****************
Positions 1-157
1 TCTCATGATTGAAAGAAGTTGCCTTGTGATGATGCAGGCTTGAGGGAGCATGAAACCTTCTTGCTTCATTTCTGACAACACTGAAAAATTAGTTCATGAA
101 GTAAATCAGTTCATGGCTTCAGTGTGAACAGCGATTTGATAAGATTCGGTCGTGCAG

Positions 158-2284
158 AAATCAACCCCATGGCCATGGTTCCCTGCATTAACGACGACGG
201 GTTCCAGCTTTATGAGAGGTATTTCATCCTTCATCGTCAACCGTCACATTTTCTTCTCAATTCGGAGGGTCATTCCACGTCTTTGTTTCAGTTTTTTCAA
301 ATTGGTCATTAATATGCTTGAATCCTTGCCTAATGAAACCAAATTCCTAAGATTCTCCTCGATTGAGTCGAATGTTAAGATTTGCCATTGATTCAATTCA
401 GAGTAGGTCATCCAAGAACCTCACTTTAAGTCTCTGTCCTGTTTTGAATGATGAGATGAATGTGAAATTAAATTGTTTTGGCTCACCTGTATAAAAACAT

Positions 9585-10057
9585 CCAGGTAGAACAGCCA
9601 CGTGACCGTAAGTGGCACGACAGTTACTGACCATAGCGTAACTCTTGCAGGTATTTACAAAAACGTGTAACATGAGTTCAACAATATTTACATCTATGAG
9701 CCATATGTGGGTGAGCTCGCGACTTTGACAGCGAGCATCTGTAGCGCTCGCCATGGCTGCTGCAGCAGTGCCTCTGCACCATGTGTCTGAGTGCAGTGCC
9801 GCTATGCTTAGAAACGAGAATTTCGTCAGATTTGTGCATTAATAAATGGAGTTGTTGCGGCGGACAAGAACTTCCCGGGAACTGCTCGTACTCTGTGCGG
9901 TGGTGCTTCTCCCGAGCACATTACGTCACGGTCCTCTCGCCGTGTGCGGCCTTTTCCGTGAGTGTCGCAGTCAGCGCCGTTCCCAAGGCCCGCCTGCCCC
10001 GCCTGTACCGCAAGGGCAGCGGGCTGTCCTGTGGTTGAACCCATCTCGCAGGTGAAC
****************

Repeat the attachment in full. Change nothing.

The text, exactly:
Positions 1-157
1 TCTCATGATTGAAAGAAGTTGCCTTGTGATGATGCAGGCTTGAGGGAGCATGAAACCTTCTTGCTTCATTTCTGACAACACTGAAAAATTAGTTCATGAA
101 GTAAATCAGTTCATGGCTTCAGTGTGAACAGCGATTTGATAAGATTCGGTCGTGCAG

Positions 158-2284
158 AAATCAACCCCATGGCCATGGTTCCCTGCATTAACGACGACGG
201 GTTCCAGCTTTATGAGAGGTATTTCATCCTTCATCGTCAACCGTCACATTTTCTTCTCAATTCGGAGGGTCATTCCACGTCTTTGTTTCAGTTTTTTCAA
301 ATTGGTCATTAATATGCTTGAATCCTTGCCTAATGAAACCAAATTCCTAAGATTCTCCTCGATTGAGTCGAATGTTAAGATTTGCCATTGATTCAATTCA
401 GAGTAGGTCATCCAAGAACCTCACTTTAAGTCTCTGTCCTGTTTTGAATGATGAGATGAATGTGAAATTAAATTGTTTTGGCTCACCTGTATAAAAACAT

Positions 9585-10057
9585 CCAGGTAGAACAGCCA
9601 CGTGACCGTAAGTGGCACGACAGTTACTGACCATAGCGTAACTCTTGCAGGTATTTACAAAAACGTGTAACATGAGTTCAACAATATTTACATCTATGAG
9701 CCATATGTGGGTGAGCTCGCGACTTTGACAGCGAGCATCTGTAGCGCTCGCCATGGCTGCTGCAGCAGTGCCTCTGCACCATGTGTCTGAGTGCAGTGCC
9801 GCTATGCTTAGAAACGAGAATTTCGTCAGATTTGTGCATTAATAAATGGAGTTGTTGCGGCGGACAAGAACTTCCCGGGAACTGCTCGTACTCTGTGCGG
9901 TGGTGCTTCTCCCGAGCACATTACGTCACGGTCCTCTCGCCGTGTGCGGCCTTTTCCGTGAGTGTCGCAGTCAGCGCCGTTCCCAAGGCCCGCCTGCCCC
10001 GCCTGTACCGCAAGGGCAGCGGGCTGTCCTGTGGTTGAACCCATCTCGCAGGTGAAC